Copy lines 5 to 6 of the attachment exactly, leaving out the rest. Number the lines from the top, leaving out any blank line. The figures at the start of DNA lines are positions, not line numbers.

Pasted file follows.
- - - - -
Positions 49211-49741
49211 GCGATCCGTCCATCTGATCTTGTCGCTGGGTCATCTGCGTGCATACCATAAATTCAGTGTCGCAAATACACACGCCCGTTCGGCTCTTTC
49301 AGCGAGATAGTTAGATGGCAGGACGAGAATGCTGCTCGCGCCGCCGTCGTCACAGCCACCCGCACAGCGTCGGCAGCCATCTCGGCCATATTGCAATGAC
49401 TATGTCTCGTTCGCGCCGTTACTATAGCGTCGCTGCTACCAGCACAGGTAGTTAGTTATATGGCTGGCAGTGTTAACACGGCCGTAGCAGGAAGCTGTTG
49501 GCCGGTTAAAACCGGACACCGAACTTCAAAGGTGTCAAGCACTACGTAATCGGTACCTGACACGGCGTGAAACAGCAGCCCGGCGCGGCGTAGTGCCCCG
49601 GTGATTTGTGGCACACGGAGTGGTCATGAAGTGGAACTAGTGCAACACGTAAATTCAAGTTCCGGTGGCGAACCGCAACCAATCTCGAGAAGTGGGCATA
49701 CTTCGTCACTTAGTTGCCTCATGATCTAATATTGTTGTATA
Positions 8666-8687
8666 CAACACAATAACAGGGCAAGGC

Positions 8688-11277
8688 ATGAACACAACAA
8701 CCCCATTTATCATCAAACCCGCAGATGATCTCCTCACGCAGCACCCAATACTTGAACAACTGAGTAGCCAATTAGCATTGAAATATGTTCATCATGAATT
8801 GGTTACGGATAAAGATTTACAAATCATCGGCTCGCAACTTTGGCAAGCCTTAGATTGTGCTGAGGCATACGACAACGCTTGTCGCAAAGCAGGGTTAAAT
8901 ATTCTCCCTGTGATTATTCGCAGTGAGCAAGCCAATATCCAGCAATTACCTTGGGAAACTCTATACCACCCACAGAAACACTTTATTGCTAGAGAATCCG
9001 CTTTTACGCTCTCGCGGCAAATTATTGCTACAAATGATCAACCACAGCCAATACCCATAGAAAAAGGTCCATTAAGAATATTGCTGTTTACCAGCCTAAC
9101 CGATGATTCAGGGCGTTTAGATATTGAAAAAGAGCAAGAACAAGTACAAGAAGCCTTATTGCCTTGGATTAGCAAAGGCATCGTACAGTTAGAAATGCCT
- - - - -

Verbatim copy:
49501 GCCGGTTAAAACCGGACACCGAACTTCAAAGGTGTCAAGCACTACGTAATCGGTACCTGACACGGCGTGAAACAGCAGCCCGGCGCGGCGTAGTGCCCCG
49601 GTGATTTGTGGCACACGGAGTGGTCATGAAGTGGAACTAGTGCAACACGTAAATTCAAGTTCCGGTGGCGAACCGCAACCAATCTCGAGAAGTGGGCATA